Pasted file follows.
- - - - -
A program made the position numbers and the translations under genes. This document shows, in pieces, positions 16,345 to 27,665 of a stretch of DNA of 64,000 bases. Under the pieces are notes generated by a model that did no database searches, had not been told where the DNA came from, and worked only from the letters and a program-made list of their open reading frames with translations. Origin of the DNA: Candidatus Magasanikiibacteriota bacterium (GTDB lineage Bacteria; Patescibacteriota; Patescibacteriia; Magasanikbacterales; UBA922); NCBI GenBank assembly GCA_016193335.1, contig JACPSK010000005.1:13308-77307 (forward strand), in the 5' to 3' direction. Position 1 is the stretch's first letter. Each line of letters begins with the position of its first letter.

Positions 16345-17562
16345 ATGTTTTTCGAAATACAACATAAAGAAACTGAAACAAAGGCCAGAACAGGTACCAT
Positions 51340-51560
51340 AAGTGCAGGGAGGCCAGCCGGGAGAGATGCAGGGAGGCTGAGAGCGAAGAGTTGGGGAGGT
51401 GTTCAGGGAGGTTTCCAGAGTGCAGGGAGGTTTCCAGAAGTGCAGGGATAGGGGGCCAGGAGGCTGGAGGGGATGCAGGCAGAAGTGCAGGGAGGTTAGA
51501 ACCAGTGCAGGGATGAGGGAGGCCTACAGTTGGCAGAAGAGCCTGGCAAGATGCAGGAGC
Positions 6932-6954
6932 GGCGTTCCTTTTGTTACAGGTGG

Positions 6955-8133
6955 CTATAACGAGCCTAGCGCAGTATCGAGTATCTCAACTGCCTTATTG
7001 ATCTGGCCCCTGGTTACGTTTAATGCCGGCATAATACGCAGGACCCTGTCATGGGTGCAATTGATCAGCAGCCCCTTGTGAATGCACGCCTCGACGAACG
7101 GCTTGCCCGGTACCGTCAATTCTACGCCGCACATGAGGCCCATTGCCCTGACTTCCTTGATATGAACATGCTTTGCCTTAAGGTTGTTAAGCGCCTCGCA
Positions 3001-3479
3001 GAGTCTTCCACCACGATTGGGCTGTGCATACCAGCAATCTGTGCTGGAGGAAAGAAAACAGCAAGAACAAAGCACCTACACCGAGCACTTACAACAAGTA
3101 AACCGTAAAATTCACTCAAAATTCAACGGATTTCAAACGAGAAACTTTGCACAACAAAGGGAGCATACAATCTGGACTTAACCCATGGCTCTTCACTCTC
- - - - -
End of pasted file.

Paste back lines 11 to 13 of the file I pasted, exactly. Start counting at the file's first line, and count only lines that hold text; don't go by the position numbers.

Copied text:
6955 CTATAACGAGCCTAGCGCAGTATCGAGTATCTCAACTGCCTTATTG
7001 ATCTGGCCCCTGGTTACGTTTAATGCCGGCATAATACGCAGGACCCTGTCATGGGTGCAATTGATCAGCAGCCCCTTGTGAATGCACGCCTCGACGAACG
7101 GCTTGCCCGGTACCGTCAATTCTACGCCGCACATGAGGCCCATTGCCCTGACTTCCTTGATATGAACATGCTTTGCCTTAAGGTTGTTAAGCGCCTCGCA